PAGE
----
Growth Expectations for the Senior Care Franchise Industry
With a large aging population, the senior care franchise industry isn’t expected to slow in growth any time soon. More and more baby boomers are reaching an age where they can benefit from senior care through in-home treatment or specialized housing and the industry is answering the call.
The U.S. Census Bureau estimates state that by 2050 there will be 83.7 million people over the age of 65 in the United States. With so many seniors in search of housing and assisted care, the industry must keep up with the rising demand. According to a study by Grand View Health, the global geriatric care services market is expected to reach $1.2 billion by 2022, which is just five years away. And, by some estimates, the compound annual growth rate of the senior car industry is forecasted at 8%.
People are living longer, and as a result, requiring more personal care and healthcare creating a wealth of opportunity in the senior care franchise industry. Whether seniors opt to take advantage of an organized housing community or are able to stay in their own homes, there are a variety of ways for entrepreneurs to enter the senior care franchise industry.
Home health care, whether medical or non, is a large part of senior care. Some seniors are healthy enough to have an occasional home health aide visit on a specified schedule, while others need round-the-clock care. And yet others simply need some occasional companionship and help with daily tasks like grocery shopping and home maintenance. Any of these services are a perfect fit for a senior care franchise.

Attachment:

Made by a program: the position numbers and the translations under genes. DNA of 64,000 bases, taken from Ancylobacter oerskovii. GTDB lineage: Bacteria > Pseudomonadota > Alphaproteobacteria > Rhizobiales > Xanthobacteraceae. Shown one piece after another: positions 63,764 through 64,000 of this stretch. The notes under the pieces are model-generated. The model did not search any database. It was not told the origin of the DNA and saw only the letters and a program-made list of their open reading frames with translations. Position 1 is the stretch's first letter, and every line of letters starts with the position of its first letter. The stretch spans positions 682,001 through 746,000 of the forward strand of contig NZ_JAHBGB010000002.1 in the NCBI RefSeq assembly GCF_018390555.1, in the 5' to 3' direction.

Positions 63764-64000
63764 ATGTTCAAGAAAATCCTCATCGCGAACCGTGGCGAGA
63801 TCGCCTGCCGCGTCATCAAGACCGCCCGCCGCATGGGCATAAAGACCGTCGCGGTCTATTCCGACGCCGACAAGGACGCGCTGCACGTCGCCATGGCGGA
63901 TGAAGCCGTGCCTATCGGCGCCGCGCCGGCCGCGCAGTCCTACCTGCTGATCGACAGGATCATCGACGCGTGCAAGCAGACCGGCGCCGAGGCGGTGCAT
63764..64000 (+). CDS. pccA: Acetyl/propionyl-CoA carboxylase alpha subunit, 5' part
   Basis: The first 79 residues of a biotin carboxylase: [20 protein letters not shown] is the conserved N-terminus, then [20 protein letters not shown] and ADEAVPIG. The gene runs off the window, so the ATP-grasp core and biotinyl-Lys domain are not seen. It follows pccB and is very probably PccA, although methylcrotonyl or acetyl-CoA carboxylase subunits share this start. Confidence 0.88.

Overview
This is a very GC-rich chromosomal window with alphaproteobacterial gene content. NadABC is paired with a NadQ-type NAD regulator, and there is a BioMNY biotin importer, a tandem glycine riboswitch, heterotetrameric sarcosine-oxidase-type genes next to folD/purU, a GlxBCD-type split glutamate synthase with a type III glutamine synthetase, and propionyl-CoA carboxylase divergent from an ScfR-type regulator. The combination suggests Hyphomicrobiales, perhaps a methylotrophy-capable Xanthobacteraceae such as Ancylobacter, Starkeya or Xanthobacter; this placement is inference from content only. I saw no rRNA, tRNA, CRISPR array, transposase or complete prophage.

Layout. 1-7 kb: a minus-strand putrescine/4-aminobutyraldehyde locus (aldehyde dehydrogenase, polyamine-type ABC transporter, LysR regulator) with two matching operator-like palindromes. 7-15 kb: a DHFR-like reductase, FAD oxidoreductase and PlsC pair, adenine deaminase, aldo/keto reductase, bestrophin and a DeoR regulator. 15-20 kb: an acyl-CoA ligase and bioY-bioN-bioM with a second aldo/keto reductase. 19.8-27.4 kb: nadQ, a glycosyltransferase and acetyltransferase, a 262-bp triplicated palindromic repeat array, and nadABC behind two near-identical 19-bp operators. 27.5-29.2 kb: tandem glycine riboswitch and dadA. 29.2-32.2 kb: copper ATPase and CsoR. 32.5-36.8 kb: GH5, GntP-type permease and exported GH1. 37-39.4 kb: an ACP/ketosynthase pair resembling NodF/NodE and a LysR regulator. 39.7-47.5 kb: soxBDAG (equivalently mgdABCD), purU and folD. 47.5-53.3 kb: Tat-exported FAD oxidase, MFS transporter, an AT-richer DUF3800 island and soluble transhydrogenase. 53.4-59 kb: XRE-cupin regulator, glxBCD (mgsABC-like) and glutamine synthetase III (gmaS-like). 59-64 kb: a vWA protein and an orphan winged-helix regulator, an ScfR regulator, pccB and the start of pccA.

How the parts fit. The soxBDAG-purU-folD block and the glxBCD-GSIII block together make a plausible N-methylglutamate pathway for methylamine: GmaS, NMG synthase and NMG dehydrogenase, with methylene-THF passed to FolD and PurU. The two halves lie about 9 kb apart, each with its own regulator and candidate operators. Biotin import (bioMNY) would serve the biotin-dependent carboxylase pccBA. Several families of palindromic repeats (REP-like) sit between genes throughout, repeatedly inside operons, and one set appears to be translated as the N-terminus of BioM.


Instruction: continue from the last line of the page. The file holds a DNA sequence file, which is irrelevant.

In fact, with ever-advancing technology, seniors are more frequently choosing to stay in their own homes. This presents the opportunity for specific services through any number of senior care franchises. With the increased demand, the competition to differentiation one senior care franchise from the next can be challenging. A focus on quality, specified care is key in this industry.
According to the U.S. Department of Health and Human Services, 7 out of 10 people over the age of 65 require some form of long-term care. This growing demand is putting a strain on an overwhelmed system. Finding qualified staff trained in elderly care can also be a challenge and the demand is only increasing. Between 2007 and 2010, the senior care industry added more than 84,000 jobs. According to a study by Argentum, to keep up with demand the industry must add an additional 1.2 million employees by 2025.
The senior care franchise industry has no indication of slowing down within the foreseeable future. To continue growing and improving, those involved in the industry must focus on operational excellence, quality care, and workforce development.